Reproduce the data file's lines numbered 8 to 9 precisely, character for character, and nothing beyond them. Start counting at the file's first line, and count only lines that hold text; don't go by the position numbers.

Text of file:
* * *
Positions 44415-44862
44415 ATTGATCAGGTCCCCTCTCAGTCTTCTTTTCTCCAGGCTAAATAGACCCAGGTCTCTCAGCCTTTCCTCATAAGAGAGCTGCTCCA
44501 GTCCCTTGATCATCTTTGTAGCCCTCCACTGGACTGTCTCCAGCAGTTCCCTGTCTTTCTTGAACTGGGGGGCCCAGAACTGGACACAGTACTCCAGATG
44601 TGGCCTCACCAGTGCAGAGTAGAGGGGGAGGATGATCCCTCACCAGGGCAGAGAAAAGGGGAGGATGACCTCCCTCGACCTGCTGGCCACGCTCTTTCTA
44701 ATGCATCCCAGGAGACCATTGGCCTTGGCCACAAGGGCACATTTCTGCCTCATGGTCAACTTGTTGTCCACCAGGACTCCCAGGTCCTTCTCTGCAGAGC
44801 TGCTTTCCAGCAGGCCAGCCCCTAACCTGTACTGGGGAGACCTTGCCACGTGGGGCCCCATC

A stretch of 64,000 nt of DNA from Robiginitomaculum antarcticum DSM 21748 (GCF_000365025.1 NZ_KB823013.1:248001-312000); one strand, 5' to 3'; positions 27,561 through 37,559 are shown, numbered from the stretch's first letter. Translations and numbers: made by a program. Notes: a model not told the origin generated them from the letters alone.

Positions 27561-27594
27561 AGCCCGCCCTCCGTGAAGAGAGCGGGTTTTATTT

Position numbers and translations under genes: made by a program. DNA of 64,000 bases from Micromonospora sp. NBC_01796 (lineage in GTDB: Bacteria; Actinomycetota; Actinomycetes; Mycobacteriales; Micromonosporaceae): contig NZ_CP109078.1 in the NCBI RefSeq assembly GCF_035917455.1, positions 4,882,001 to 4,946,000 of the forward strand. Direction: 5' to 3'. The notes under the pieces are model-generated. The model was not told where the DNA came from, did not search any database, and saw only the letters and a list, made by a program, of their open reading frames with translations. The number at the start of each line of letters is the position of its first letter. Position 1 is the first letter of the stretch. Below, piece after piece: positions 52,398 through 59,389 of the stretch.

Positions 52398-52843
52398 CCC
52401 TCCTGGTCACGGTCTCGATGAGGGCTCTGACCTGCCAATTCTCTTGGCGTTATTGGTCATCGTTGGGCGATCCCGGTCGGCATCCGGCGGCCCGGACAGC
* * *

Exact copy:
Positions 27561-27594
27561 AGCCCGCCCTCCGTGAAGAGAGCGGGTTTTATTT